The short answer to the question, does Medicare cover weight loss surgery, is a definite yes. As a matter of fact, most Medicare plans do cover this procedure. This is usually not a major expense on the part of Medicare beneficiaries, but in the case of a major illness or accident, it could become significant. To determine whether Medicare will pay for your weight loss surgery, the best place to begin is by checking with your primary care physician.
If you are an elderly Medicare beneficiary who is considering undergoing any type of surgery to combat illness or disease, it is important that you have a frank discussion with your physician. There may be specific conditions that your physician may deem to be pre-existing conditions. In most cases, however, all Medicare programs include coverage for all types of invasive surgeries, including liposuction and weight loss surgery. However, some programs require a co-payment before coverage will begin. Consult your physician if you have any concerns about these requirements.
When it comes to Medicare Part A, which covers hospitalization and surgical costs, you may want to consider enrolling in the supplemental insurance plan. Part A does not cover outpatient procedures like weight loss surgery, but you can still receive most of the services covered by Part B. Part B, also known as Medicare Part B, is usually considered optional by Medicare’s providers, but in some cases, it is mandatory.
Medicare Part D, also referred to as the prescription drug program, covers the cost of most common and prescribed medications. The only exception to the rule is if you are a long term care (LTC) or Medigap program beneficiary.
In most cases, weight loss surgery falls into the category of elective surgery. While this is not covered by most Medicare plans, certain states have begun to cover the expenses of surgery if there are medical contraindications.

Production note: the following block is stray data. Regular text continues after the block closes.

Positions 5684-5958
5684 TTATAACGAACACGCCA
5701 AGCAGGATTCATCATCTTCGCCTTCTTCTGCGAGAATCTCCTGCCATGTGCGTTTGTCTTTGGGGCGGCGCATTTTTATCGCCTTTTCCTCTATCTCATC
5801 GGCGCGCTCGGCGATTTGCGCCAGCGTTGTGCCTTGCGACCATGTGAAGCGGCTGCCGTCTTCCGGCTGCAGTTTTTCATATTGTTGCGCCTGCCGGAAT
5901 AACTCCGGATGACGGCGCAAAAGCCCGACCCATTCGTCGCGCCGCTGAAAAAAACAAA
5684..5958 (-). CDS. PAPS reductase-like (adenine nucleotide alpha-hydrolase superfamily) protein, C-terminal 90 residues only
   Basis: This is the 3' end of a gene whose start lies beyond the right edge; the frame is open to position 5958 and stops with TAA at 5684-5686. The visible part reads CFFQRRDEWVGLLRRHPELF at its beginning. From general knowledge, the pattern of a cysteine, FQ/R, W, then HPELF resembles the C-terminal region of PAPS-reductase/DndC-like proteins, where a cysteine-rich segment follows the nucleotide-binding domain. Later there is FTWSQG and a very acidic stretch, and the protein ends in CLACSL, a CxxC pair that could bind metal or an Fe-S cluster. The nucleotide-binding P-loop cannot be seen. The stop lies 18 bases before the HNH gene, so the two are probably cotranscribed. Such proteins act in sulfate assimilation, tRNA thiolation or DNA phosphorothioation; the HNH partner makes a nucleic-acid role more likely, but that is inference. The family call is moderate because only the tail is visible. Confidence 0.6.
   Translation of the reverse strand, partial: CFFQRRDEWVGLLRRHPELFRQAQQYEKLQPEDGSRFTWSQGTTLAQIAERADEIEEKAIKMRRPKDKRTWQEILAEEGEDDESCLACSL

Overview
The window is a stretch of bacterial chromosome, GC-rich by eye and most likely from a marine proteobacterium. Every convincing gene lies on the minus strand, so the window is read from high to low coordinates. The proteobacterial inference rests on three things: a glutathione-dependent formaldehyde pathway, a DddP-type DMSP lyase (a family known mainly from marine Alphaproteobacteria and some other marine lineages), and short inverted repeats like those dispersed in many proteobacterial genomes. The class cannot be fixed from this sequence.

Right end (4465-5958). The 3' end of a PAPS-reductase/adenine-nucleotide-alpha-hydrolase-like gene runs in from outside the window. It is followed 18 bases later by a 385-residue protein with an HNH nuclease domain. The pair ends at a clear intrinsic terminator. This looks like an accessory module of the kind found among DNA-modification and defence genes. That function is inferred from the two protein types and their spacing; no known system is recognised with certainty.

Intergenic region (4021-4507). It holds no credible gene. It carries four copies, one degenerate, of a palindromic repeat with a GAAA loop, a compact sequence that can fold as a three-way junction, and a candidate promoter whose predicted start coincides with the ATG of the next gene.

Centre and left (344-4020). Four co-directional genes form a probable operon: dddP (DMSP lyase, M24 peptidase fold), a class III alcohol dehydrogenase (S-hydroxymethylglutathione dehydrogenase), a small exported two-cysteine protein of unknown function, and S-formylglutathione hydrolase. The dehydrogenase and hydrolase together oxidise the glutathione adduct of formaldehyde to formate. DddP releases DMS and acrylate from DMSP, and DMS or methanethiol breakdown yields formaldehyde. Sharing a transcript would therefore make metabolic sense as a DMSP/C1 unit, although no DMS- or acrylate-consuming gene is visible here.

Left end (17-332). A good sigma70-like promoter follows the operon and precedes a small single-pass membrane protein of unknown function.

There are several other coverage options that may be available to you. For example, you may be able to receive prescription coverage through your employer. In addition to providing you with the prescription coverage you need, your employer can also provide supplemental health benefits, such as mental health and dental insurance.
If you own your own home, you may also qualify for federal assistance through Medicaid or state-funded private insurance plans. or government programs. Be aware that Medicaid eligibility is determined by a number of factors, including medical history, income level and family status.
Private health insurance plans are often more expensive than Medicare plans, but they can provide the same level of coverage. Many companies will cover your surgery in addition to your existing health insurance plan. For many people, it can be worth it to go with the company plan so that they can continue with their routine medical care.
Medicare does not typically cover cosmetic surgery, such as liposuction. It is also important to remember that while you are eligible for Medicare, the Medicare system will not pay for any medications you take. While this is not an issue if you have Medicare Part B and Part D coverage, it may become a concern if you are currently taking prescription medications.
You may be surprised to find that you are able to get financing through a loan. from your bank. Most banks are more than willing to finance the surgery if you can show a steady source of income and prove that you will be able to make the payments.
Medicare has rules to protect its policyholders. If you decide to go under the knife, you will have to sign a contract indicating that you will abide by all Medicare rules for at least five years. If you do not follow those rules, you could face fines or loss of coverage.
Before you decide to undergo any type of weight loss surgery, talk to your doctor about the possibility of Medicare coverage. Most doctors can help you understand the guidelines, but there are also organizations that specialize in helping people who are considering surgery. If you cannot afford to pay for your surgery, they can refer you to a group that can.